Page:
Though the Byzantine Empire ended centuries ago, its architectural influence remains present today. Design Delta Architects (DDA) has recently constructed Australia’s first Byzantine-style monastery on picturesque Mangrove Mountain near Sydney. Built for Greek Orthodox monks, the complex, called Pantanassa, bears resemblance to a 15th-century monastery by the same name in Mystras, Greece.
Ancient orthodox monasteries and grand basilicas represent some of the finest works of Byzantine architecture. In building Australia’s Pantanassa, DDA relied on hallmarks of the style, such as heavy, low-to-earth masonry; central domes; vaulted ceilings; and tile roofs. "The main inspiration for the design is the Athonite monasteries in Greece, with their austere, fortresslike exteriors and ornate, open, villagelike courtyards," says DDA’s principal architect, Demetrios Stavropoulos.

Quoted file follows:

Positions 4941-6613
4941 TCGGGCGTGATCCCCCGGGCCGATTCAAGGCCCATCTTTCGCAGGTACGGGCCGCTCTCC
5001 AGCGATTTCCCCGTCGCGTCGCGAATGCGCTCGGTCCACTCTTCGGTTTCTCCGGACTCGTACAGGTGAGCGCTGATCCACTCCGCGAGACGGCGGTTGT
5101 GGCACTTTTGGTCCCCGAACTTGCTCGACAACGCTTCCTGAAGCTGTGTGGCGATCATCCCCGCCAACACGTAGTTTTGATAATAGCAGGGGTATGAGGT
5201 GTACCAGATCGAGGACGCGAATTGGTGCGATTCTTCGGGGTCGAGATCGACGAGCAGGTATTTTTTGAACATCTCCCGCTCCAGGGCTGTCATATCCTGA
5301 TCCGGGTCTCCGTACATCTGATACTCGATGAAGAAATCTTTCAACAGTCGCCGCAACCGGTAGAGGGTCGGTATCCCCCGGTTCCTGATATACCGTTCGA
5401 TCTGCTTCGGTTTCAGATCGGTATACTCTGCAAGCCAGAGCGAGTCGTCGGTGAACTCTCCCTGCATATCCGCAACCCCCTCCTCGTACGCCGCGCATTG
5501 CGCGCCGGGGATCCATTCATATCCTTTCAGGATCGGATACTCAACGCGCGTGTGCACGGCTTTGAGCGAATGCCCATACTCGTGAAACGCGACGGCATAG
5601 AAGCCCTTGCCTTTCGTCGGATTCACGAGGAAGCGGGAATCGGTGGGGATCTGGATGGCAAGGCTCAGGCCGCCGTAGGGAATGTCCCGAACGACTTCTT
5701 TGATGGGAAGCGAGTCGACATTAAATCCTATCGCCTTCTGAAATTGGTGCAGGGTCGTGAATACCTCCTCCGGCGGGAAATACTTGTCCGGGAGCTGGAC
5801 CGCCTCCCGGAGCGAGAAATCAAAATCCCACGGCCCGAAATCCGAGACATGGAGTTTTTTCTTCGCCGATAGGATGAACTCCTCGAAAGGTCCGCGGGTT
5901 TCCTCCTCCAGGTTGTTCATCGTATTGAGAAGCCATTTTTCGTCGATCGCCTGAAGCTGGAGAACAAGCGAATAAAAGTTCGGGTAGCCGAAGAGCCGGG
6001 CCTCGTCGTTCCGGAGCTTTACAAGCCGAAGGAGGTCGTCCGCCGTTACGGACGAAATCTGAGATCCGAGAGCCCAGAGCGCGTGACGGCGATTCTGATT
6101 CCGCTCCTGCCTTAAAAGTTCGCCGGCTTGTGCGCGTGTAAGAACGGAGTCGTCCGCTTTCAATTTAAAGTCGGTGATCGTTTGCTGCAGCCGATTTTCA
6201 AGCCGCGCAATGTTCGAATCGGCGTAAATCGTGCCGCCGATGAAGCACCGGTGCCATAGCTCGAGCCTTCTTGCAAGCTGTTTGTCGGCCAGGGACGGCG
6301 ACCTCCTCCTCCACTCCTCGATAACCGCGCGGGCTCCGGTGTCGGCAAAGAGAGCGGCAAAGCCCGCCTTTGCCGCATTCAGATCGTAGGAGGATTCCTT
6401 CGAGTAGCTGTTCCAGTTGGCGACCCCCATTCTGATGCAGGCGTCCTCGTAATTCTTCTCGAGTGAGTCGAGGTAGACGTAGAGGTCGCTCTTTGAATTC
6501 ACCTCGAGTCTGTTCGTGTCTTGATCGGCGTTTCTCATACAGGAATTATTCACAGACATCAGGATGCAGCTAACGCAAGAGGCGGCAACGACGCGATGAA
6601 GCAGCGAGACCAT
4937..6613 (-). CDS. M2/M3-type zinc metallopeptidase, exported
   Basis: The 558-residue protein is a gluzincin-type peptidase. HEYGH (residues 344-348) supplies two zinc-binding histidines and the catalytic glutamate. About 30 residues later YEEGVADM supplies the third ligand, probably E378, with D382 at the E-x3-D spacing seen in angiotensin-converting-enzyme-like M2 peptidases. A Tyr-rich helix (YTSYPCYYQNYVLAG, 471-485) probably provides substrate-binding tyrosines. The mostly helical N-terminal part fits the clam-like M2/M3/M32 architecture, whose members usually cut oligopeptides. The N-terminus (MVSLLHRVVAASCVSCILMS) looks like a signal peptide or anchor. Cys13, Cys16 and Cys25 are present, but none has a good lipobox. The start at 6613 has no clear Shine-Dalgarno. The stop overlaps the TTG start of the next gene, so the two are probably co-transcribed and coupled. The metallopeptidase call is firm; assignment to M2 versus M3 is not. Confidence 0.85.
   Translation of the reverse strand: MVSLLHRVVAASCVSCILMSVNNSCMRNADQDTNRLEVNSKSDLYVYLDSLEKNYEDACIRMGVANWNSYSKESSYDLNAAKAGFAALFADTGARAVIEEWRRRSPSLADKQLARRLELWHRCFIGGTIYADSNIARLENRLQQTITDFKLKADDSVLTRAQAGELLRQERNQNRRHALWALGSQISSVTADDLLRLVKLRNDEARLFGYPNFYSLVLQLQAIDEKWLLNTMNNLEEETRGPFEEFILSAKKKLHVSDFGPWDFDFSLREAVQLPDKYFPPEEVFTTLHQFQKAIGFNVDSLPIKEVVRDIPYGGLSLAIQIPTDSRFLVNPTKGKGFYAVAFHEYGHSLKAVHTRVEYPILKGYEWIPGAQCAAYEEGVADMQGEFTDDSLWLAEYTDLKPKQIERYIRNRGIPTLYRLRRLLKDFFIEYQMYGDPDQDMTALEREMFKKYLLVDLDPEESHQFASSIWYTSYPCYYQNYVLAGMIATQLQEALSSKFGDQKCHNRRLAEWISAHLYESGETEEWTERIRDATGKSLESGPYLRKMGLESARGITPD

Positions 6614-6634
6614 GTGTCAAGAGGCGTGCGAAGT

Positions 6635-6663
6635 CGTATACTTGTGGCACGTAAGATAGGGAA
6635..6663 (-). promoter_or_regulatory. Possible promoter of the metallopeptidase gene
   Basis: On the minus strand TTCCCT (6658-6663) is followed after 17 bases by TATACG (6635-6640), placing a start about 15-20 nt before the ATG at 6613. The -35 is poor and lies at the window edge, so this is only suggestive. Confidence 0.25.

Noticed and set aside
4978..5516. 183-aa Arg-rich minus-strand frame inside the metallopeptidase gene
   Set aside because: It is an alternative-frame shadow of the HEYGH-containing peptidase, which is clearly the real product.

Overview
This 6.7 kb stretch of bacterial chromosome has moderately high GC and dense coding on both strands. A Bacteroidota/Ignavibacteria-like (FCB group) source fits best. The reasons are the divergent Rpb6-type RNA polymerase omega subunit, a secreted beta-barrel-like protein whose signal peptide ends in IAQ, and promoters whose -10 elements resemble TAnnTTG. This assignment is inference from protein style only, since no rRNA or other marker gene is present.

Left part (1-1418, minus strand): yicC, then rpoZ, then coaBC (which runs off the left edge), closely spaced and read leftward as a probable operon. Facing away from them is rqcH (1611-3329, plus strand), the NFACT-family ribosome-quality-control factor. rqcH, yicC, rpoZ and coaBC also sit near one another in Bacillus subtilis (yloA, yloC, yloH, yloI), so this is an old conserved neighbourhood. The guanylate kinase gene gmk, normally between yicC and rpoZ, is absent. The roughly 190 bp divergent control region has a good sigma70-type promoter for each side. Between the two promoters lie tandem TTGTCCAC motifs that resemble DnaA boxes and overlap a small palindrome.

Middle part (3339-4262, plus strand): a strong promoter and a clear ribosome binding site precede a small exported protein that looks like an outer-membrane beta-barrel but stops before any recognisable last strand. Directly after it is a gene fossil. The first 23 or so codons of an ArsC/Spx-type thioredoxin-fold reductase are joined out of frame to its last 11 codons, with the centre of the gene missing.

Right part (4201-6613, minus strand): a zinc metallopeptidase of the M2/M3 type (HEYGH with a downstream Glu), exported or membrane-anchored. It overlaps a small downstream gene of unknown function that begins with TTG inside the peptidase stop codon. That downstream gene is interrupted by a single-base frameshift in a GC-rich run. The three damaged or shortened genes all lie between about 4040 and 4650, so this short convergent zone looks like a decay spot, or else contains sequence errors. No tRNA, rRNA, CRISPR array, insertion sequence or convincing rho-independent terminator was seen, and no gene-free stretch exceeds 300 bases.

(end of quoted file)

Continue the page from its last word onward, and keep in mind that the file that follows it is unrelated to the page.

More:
As authentic as it may look, Pantanassa could not have been built at any point from the 4th to the 15th century (the approximate reign of the Byzantine Empire), as it incorporates many contemporary building techniques. Much of the monastery’s concrete shell, for example, was formed in a polystyrene mold, with some features made from sheet metal or fiberglass-reinforced Styrofoam. These modern materials will help it withstand New South Wales’s climate and accommodate many generations of Greek Orthodox monks to come.